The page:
Gotham Greens Raises $310 Million Series E to Expand Greenhouse Produce Operations

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Gotham Greens, the New York-based producer of greenhouse-grown greens and products including dressings, dips, and sauces, has just raised $310 million in a Series E funding round to lead its U.S. expansion plans.

Led by BMO Impact Investment Fund and Ares Management, the Series E also includes participation from Commonfund, RockCreek, Kimco Realty Corporation, Manna Tree Partners, and The Silverman Group. This raise brings Gotham Greens’ total funding to $440 million since launching in 2009.

Inside Gotham Greens greenhouse | Courtesy

“Today, our ambitions and footprint are outgrowing our roots in the best way, and we’re humbled to receive this funding from new and existing investors to continue our national expansion in order to reach our goal of delivering Gotham Greens fresh produce within a day’s drive from our greenhouses to 90 percent of consumers across the U.S.,” co-founder and CEO Viraj Puri said in a statement.

The company is working on three new greenhouse locations in Texas, Georgia, and Colorado. The funding will support expansion plans for Chicago and the Northeast. It also has eyes on locations in California, New York, Maryland and Colorado.

Gotham also made its first acquisition—a 540,000-square-foot FresH2O Growers facility in Virginia, just outside of Washington D.C.

Gotham Greens made history in 2013 when it partnered with Whole Foods Market to put the first greenhouse on top of a supermarket. The 20,000-square-foot greenhouse opened at the Whole Foods Market store in Gowanus, Brooklyn, with products being sold in the store below.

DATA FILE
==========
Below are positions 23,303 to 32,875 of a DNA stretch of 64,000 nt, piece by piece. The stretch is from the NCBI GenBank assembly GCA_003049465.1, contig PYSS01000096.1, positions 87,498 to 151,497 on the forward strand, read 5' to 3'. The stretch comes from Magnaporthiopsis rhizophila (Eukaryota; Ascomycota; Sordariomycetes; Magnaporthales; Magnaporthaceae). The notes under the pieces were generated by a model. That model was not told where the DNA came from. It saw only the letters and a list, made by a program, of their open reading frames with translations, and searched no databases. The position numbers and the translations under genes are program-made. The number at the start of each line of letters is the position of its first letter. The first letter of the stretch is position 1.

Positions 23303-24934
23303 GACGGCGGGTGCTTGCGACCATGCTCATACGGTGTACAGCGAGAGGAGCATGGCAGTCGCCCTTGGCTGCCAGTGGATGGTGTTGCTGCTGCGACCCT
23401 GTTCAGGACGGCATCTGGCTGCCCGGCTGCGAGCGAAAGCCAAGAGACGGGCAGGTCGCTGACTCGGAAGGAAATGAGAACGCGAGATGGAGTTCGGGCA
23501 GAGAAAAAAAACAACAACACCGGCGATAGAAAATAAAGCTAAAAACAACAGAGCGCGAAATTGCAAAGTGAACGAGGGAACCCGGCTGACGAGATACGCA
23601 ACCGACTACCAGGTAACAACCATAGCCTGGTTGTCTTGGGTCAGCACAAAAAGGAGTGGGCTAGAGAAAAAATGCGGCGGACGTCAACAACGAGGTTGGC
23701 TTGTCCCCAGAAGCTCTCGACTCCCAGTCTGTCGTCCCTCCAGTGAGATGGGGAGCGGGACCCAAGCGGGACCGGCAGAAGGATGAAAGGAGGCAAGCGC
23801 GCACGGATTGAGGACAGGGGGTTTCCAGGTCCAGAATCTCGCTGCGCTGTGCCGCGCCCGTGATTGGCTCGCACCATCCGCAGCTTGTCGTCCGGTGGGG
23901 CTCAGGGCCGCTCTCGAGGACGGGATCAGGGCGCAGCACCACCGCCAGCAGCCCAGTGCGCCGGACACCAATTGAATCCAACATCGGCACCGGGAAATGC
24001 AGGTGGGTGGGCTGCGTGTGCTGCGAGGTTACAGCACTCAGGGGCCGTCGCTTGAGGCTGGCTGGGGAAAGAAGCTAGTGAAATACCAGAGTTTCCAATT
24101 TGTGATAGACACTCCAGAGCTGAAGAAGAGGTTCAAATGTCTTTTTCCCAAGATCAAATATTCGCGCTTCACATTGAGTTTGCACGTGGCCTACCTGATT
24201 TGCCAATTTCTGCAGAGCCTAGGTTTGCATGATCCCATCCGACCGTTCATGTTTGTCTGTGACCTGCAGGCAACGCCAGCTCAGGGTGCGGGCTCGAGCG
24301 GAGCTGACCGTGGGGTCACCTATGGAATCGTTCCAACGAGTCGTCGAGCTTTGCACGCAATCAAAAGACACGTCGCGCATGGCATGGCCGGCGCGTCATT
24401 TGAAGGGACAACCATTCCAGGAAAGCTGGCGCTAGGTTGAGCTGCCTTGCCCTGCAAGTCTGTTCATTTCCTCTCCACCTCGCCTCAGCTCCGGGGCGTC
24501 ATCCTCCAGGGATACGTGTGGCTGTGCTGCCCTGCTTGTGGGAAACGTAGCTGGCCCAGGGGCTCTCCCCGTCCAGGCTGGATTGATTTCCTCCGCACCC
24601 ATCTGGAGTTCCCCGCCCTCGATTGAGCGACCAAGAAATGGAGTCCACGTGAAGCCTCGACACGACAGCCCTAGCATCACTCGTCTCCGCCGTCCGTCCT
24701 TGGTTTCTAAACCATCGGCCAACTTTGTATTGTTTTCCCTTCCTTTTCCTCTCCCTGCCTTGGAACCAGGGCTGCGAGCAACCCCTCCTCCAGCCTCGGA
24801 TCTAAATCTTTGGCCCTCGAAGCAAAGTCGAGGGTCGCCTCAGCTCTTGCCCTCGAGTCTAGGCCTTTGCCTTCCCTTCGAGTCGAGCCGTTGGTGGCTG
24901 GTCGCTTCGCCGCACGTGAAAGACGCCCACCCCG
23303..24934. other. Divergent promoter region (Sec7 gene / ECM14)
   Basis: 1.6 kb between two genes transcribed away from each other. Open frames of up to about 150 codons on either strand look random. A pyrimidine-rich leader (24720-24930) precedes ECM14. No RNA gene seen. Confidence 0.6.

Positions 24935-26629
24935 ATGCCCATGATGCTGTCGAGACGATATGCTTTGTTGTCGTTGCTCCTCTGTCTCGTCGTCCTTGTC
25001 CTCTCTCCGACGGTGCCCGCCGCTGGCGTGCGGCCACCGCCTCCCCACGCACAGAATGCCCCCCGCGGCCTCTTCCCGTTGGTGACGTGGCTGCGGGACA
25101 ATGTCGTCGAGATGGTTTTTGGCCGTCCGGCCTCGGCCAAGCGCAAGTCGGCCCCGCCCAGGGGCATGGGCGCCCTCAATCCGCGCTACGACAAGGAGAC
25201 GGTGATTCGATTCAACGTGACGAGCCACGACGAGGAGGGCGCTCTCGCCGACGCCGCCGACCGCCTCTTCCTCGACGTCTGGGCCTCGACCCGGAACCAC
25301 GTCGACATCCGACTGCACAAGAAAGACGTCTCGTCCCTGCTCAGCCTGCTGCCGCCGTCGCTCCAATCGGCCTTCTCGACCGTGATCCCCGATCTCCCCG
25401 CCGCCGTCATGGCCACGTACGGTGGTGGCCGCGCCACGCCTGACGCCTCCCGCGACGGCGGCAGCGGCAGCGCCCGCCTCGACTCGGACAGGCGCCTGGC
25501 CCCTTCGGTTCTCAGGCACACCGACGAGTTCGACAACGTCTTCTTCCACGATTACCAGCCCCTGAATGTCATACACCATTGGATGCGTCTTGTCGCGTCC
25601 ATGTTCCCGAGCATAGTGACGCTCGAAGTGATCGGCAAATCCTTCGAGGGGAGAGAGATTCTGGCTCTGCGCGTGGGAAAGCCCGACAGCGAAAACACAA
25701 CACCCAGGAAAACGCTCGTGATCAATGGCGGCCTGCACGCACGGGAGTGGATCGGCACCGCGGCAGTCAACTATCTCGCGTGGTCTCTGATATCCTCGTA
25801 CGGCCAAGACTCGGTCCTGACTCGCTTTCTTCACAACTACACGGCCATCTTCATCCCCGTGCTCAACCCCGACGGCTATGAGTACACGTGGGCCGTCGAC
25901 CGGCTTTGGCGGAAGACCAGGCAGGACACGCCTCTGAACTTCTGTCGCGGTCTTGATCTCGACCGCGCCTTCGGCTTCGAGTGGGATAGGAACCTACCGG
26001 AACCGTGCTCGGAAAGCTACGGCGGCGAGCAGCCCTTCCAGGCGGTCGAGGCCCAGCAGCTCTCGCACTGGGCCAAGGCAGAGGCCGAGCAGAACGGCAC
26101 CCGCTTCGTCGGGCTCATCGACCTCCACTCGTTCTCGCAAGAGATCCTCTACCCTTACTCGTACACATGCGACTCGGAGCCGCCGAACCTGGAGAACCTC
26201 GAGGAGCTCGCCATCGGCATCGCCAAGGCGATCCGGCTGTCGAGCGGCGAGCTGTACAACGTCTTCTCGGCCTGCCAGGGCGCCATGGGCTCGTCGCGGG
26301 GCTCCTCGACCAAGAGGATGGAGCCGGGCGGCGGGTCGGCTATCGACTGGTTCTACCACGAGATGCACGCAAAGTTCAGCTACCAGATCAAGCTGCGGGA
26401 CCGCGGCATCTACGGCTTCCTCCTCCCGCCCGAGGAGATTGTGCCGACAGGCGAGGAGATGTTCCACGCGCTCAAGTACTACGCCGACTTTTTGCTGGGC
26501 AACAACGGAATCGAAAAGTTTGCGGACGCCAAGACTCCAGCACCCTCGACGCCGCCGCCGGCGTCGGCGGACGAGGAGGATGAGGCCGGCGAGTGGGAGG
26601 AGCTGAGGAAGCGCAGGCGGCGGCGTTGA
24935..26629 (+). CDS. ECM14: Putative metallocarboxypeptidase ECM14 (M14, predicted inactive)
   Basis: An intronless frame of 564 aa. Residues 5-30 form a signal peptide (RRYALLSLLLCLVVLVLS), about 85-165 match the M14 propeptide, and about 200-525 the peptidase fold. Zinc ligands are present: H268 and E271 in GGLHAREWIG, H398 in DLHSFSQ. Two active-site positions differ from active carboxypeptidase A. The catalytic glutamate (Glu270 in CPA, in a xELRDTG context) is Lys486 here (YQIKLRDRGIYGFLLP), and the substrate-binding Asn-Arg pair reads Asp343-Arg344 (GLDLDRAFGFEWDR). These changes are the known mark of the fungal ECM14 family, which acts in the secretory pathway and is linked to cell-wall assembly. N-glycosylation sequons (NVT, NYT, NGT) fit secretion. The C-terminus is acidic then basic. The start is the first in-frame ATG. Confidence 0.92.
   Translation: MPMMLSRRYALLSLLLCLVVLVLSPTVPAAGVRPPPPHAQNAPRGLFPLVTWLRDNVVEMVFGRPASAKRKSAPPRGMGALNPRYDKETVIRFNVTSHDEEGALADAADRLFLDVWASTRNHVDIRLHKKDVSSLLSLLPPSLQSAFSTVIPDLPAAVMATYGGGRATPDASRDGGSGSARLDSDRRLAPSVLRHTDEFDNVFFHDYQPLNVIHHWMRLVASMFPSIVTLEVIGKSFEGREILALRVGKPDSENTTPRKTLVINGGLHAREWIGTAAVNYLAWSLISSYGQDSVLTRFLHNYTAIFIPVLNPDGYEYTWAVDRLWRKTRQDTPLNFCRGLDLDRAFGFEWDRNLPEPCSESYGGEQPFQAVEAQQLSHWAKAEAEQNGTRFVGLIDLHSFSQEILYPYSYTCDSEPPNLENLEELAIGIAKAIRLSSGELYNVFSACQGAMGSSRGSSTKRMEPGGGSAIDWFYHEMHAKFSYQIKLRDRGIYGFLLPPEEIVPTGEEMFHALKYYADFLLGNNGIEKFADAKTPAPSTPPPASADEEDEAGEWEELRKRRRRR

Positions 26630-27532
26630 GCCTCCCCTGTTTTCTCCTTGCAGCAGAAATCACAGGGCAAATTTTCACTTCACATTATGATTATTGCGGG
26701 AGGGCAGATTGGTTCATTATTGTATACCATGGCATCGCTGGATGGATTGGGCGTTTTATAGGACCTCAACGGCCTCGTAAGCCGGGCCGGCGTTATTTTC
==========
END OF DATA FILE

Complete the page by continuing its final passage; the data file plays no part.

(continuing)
By 2023, the company expects to own and operate 13 locations across nine states totaling about 40 acres of growing space. It plans to double its greenhouse growing capacity to more than 1.2 million square feet this year.

Gotham atop Whole Foods Market | Courtesy

Demand for healthier plant-based fare is boosting interest in leafy greens. Gotham Greens saw its sales increase 26 percent year on year. By comparison, the greens category only grew three percent. Indoor growing saw more than $1 billion in investments last year—up 25 percent over 2020.

Part of the interest in greenhouse-grown greens is a reduced risk of pathogens and other contaminants that can affect field-grown greens.

But the company is pushing the sustainability angle the hardest and decentralizing growing operations while bringing them closer to cities. With placement in more than 3,000 grocery stores in the U.S. already, the new Gotham Greens’ facilities will help it reduce transport time to less than a day per location.

Greenhouse growing, unlike vertical indoor growing operations, runs on sun-powered greenhouses, reducing the need for artificial lighting and other energy-intensive operations. Gotham also says its indoor growing reduces the need for water by 95 percent compared to conventional farming.

Featured photo Gotham Greens in California | Courtesy Arco Murray Aerials


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